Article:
Malm is clear: ‘The grotesque concentration of resources for burning at the top of the human pyramid is a scourge for all living beings; an effective climate policy would be the total expropriation of the top 1 to 10 per cent.’ Malm loathes apologias for quietism and inaction, usually from writers ensconced near the top of that pyramid. Instead, he proposes an ecological version of Pascal’s wager: a radical eco-modernism might eventually run aground on its own contradictions but is the only progressive politics possible in society as it currently exists.
Emphasising the centrality of political activism, he criticises the (largely) Northern climate movement, and models that preach a non-violent approach to climate justice in his 2021 book How to Blow Up a Pipeline: Learning to Fight in a World on Fire. This provocative book is in three short sections. The first attacks the non-violent approach of most climate activists through correcting the false historical arguments they use (the end of slavery, women’s suffrage, Gandhi, Mandela), none of which were non-violent against property (although they tried to avoid violence against people). The second (Breaking the Spell) admits the power and determination of the enemy, but also draws on more recent successful campaigns, showing how progress can be made against the forces of fossil capital, and the final one (Fighting Despair) gets down to some concrete actions with realistic chances of success.
As Malm writes, “Here is what this movement of millions should do, for a start: announce and enforce the prohibition. Damage and destroy new CO2-emitting devices. Put them out of commission, pick them apart, demolish them, burn them, blow them up. Let the capitalists who keep on investing in the fire know that their properties will be trashed. ‘We are the investment risk,’ runs a slogan from Ende Gelände, but the risk clearly needs to be higher than one or two days of interrupted production per year. If we can’t get a serious carbon tax from a corrupted Congress, we can impose a de facto one with our bodies.”
Malm’s current research looks at how the far-right are using the climate crisis to spread their ideology and grow. In a nod of appreciation to Franz Fanon this is discussed in detail in his 2021 book White Skin, Black Fuel: On the Danger of Fossil Fascism. Although climate-change denial was almost universal on the far Right, this was because the issue was a distraction from their anti-immigrant bottom line, and as it concerned the whole planet was potentially hostile to nationalist border-reinforcing policies. Some far right parties therefore began to develop an argument along the lines of ‘if it is happening, then it’s not our fault, but the fault of Muslims, non-whites et al. who must be kept out.’ We developed thanks to fossil fuels and must be allowed to continue exploiting our own reserves (and driving cars rather than sharing buses with ‘them’). Hence moves towards fossil fascism or eco-fascism.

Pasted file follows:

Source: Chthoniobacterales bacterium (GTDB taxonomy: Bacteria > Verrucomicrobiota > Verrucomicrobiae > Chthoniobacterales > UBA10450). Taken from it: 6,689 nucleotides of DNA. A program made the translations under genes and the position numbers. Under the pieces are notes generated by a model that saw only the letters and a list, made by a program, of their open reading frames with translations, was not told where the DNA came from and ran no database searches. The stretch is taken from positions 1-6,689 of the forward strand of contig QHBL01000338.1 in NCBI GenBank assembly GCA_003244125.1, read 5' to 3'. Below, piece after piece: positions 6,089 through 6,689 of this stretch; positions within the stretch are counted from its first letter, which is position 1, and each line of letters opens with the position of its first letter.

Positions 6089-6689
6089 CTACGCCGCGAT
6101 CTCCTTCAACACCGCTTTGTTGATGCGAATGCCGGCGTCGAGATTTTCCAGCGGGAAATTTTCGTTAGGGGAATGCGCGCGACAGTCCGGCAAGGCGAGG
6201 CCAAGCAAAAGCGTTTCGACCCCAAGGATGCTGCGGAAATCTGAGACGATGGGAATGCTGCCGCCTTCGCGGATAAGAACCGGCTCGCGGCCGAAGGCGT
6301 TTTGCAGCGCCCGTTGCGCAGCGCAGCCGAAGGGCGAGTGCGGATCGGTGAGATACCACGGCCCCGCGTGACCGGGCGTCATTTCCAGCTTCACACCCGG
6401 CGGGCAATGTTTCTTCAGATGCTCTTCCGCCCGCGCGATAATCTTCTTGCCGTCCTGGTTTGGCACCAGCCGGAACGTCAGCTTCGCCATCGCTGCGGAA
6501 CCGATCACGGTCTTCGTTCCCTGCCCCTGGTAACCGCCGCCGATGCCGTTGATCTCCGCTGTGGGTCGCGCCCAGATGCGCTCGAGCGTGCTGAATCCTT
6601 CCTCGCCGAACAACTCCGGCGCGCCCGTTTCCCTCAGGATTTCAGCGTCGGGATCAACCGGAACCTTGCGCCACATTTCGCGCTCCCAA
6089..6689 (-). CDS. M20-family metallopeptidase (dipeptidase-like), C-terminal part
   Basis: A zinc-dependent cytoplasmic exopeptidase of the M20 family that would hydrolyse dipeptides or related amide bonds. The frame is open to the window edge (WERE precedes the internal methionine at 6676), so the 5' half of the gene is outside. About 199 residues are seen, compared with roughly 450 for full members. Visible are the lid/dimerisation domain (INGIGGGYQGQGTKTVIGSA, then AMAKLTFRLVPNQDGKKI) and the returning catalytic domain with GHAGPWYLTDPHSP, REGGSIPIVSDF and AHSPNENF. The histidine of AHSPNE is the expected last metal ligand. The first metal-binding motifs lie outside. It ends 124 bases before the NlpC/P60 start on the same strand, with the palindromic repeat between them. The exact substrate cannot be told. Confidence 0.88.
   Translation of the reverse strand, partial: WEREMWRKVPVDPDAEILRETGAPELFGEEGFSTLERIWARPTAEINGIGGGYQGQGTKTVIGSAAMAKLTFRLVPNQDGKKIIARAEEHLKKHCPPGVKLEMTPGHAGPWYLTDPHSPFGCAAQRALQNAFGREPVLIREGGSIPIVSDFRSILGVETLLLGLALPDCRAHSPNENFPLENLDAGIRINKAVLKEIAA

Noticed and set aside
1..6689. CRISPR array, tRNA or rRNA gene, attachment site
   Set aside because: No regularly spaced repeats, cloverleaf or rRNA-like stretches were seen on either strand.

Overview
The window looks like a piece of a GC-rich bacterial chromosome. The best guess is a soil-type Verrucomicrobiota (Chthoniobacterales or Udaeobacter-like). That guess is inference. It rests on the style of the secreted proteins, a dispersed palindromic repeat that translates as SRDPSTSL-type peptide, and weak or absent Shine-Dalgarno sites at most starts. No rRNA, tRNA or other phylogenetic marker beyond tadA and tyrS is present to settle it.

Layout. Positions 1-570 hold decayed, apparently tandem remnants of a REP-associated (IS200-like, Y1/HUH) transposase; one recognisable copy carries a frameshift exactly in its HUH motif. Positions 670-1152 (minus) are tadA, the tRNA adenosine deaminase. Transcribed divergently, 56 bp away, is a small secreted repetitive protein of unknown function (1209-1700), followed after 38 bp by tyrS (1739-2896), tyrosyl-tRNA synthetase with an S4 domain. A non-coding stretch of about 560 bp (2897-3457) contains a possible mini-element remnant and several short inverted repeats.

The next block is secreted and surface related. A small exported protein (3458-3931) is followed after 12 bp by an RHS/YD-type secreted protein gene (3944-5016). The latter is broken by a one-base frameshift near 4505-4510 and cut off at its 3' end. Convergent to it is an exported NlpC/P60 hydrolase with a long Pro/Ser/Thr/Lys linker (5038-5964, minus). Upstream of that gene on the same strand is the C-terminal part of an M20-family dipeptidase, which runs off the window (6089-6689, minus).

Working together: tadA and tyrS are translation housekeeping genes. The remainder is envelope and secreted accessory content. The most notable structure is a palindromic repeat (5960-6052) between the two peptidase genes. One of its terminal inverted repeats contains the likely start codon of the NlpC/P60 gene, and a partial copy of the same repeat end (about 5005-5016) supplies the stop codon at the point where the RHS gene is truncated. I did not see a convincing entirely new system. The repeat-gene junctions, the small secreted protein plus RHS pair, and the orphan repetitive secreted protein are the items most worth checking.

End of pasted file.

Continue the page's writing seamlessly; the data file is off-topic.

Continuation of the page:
The association between fossil-fuel exploitation and racism is comprehensively demonstrated at various levels over the five books. Fossil-fuel capitalists may have few qualms about dallying with and funding the far Right, but racism is not their bottom line. Likewise, with its racist bottom line, the far Right’s knee-jerk reaction is denial, but racism can retreat behind its relatively safe northern borders and accept that the rest of the world may burn.
Unlike How to Blow up a Pipeline, whose final chapter is called ‘Fighting Despair’, White Skin, Black Fuel concludes with ‘Death Holds the Steering Wheel’, arguing that a death-wish behind fascism, reinforced by capital’s inability to see a future without its own dominance, is the dominant trend and we must try to fight back.
Malm is now an internationally recognised militant scholar and speaker who still maintains his roots in activism. In a wide-ranging discussion with ROAPE’s Peter Dwyer he engages with African political economy, the climate emergency, anti-capitalist alternatives to development and radical thought and politics from Frantz Fanon to Walter Rodney.
Colin Stoneman is a long-standing member of the editorial working group of ROAPE, and the review’s treasurer. Colin is retired from a teaching post at the University of Leeds.